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Selecting glassware
Over time glass manufacturers have designed different glass shapes to unfold the flavours of different beer styles. A well designed glass with the appropriate shape will enhance the volatile aromas and underline the characteristics of a given beer style. 

The leader of this change was Riedel, an Austrian company established in 1678 and currently employing the 11th generation of the Riedel family. It was Claus Riedel (9th generation) who was the inventor of the functional wine glass. In New Zealand, the Spiegelau Company (another Austrian glass manufacturer, established in 1521) who are famous for their production of lead free crystal, supply a popular range of beer glasses which are a delight to drink from.

The Spiegelau Craft Beer Glasses below have been approved by an expert tasting panel of master brewers and industry professionals. Focusing on beer enjoyment, members of the tasting workshop tested multiple glass shapes to find the best glass for India Pale Ale, American Wheat Beer, Stout and Barrel Aged Beer. In the experts’ opinion, the custom-shaped glasses successfully deliver the complexity of aromas on the nose while demonstrating the optimum beer texture, balance and flavor intensity on the palate. Staying faithful to the spirit of Bavarian artisan craftsmanship, they have created these unique, functional glasses to bring out the best in complex beers.

 

lager glass
Lager glass

Resembling the shape and volume of a traditional pint glass, the lager glass is slightly wider at the mouth than at the foot. Designed for pale lagers, ales, English strong ales and  German Helles, this glass balances the ‘hoppy nose’.

ipa glass
IPA glass

This India Pale Ale glass has been designed to showcase the complex and alluring aromatics of American “hop-forward” IPA beers. It preserves a frothy head, enhances taste and mouth-feel, while the comfortably wide opening enables the drinker to savour each beer.

Beer tulip glass
Beer tulip glass

The beer tulip enhances the hop flavour in Belgian style ales and Pilsner style beers, supporting the malty character of these bolder beers. The open mouth allows for an intense release of flavours.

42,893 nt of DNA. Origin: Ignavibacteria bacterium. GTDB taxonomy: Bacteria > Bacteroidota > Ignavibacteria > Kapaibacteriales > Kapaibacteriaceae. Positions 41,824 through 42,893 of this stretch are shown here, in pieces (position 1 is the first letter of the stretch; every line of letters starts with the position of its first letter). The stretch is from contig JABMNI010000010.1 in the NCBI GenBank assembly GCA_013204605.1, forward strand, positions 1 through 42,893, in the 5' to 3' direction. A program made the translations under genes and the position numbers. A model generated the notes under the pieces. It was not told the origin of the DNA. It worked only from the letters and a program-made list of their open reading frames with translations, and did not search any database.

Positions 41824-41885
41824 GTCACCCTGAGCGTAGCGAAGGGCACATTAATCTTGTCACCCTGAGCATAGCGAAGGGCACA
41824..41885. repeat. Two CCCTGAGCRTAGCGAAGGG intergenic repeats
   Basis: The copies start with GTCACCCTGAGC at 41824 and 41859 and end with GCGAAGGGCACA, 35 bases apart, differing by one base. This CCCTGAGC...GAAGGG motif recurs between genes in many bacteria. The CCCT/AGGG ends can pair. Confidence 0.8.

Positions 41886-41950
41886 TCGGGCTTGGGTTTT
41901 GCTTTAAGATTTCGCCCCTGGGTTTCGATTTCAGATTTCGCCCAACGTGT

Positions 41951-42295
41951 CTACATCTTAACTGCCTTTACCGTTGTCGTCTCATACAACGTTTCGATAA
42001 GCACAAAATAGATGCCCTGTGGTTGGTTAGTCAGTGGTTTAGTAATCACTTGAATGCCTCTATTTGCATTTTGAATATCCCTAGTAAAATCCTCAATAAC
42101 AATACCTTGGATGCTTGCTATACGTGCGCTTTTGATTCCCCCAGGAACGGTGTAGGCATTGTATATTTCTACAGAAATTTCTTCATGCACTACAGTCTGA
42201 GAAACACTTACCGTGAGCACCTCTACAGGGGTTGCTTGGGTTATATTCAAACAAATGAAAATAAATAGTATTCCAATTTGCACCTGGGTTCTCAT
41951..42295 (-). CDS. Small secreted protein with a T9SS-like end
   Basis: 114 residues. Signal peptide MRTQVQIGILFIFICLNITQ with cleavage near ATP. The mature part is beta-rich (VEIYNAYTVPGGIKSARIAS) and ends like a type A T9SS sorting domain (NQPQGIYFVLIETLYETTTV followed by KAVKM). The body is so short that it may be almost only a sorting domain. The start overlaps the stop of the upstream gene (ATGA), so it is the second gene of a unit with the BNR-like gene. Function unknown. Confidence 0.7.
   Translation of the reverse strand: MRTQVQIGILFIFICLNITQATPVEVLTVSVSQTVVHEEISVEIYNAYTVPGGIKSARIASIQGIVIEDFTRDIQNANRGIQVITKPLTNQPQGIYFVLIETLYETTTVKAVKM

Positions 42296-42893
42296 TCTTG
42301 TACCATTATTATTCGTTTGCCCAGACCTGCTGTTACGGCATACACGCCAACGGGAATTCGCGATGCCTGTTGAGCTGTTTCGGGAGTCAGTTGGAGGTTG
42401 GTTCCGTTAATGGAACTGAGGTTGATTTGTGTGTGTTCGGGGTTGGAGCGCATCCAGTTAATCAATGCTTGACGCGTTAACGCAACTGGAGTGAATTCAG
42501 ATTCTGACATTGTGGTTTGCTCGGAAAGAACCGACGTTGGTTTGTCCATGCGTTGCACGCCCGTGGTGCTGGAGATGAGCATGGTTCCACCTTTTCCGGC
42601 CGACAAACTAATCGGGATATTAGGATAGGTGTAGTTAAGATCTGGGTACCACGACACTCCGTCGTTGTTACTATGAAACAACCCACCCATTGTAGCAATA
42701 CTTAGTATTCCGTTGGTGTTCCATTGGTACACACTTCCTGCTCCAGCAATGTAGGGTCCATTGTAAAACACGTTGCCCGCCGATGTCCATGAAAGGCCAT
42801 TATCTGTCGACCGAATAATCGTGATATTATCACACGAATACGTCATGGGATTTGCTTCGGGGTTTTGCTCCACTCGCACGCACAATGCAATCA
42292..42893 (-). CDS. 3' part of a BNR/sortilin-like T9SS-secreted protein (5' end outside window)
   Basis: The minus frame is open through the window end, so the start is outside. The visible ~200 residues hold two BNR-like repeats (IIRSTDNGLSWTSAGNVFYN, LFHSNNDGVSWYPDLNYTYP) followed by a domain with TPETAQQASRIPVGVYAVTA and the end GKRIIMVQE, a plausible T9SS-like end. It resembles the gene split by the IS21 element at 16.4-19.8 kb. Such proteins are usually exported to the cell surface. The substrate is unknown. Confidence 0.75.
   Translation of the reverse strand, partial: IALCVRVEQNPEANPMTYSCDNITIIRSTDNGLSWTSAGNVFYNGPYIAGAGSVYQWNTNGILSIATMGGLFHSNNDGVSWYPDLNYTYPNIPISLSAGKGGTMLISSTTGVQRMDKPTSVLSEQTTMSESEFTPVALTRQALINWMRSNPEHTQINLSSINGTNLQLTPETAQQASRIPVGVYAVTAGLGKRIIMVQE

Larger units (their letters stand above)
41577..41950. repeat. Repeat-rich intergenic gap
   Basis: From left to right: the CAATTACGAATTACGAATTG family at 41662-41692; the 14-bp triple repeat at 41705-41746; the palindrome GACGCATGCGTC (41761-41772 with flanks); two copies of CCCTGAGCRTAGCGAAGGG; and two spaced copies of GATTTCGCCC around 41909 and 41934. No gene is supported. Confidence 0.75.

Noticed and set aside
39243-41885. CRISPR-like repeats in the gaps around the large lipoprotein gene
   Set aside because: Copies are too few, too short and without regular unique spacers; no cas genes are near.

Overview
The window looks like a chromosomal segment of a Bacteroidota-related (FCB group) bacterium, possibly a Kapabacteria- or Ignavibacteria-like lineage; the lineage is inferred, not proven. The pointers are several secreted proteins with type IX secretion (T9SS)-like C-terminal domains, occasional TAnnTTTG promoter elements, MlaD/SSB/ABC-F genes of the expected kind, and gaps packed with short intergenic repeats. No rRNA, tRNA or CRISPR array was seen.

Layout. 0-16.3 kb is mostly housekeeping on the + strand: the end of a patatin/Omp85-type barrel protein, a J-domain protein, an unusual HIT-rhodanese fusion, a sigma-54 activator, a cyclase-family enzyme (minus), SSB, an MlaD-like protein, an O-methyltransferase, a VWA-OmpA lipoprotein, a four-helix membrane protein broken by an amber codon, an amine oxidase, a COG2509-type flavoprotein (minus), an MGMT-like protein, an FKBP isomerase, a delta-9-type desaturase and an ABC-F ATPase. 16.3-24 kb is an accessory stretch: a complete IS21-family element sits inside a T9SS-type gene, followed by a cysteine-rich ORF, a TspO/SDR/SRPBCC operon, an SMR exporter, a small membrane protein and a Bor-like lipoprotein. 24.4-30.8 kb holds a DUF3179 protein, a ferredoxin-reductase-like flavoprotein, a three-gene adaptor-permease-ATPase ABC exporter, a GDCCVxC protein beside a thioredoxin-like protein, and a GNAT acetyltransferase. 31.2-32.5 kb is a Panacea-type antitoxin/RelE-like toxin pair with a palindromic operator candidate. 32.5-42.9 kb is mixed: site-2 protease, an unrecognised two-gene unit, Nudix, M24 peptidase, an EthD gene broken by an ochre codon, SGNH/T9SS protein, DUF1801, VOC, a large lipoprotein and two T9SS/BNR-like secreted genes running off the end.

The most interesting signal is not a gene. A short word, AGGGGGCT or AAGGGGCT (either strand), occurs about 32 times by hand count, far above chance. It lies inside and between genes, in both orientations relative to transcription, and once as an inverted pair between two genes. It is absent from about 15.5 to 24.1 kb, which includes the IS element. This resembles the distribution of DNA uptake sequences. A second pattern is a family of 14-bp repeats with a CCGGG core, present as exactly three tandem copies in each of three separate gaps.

wheat beer glass
Wheat beer glass

The design of this glass accentuates the aromas and flavours naturally found in wheat beers. The large size and tall thin shape is designed to hold volume and a fluffy head.

stout glass
Stout glass

A relative newcomer to the glass scene, this glass is designed to accentuate the roasted malt, rich coffee and chocolate notes that define the Stout beer style.



Always serve beer in clean glasses as the presence of grease destroys the foam or head on the beer. To test if a glass is clean, fill until overflowing with water, then tip the water out and hold the glass upside down. If the water forms a continuous sheet inside and out, it is clean. Spotting indicates the presence of grease - something you may not mind with Fish & Chips, but definitely not with beer! 

 

Pouring beer 

We have a curious practice in New Zealand of trying to pour a beer to minimise the foam. This possibly dates back to the late 1950s when there were almost riots over the government-set price of beer and serving sizes.

In 1958 the government set a maximum price which equated to a penny per ounce. Many a bloke felt his local was trying to diddle him by “short-pouring” – stepping up the gas pressure to deliberately create a bigger head and therefore reducing the amount of actual beer in the glass, while still charging the maximum price for the size of the glass. (This was further complicated when great Wellington poet and beer lover, Denis Glover made headlines by measuring the volume of glasses and discovering they held less than advertised in the first place!).

It seems we Kiwis have been hooked on the idea of filling a glass to the rim with minimum foam ever since. This is done by tilting the glass on its side and pouring gently down the inside. We have been the losers in this practice.

A good head does wonders to a beer. First, it looks great, and second, it actually enhances the flavour by changing how the beer feels in your mouth. The chemistry of how foam works to improve flavour is complicated but a good 2–4cm of foam is a fine addition to your glass.

One of the things that deters a good head is a dirty glass, or one that hasn’t been rinsed properly. So make sure your glasses are clean and if you use a dishwasher, make sure they are re-rinsed.

These days there are a myriad of glasses designed specifically for different beer styles and the best of them do improve the flavour, but that’s a whole different topic.

In short, to get the best flavour out of your beer you want a rousing pour.

Aim for the middle of the glass to get some action going and then tilt it slightly to get the rest of the beer under the head.

If your beer is bottled conditioned, there will be some sediment in the bottom – this is harmless but can add a yeasty bite to the beer that’s not to everyone’s taste. So with these try to end your pour before the sediment falls into the glass.

Some wheat beers are designed to be “roused” so the yeast is disturbed and hangs in suspension – to do this, roll the bottle gently on its side before pouring to make sure the wheat beer is suitably cloudy.

If it all sounds like a Japanese tea ceremony, don’t worry – just pour the beer quickly and without too much fuss and you should be right.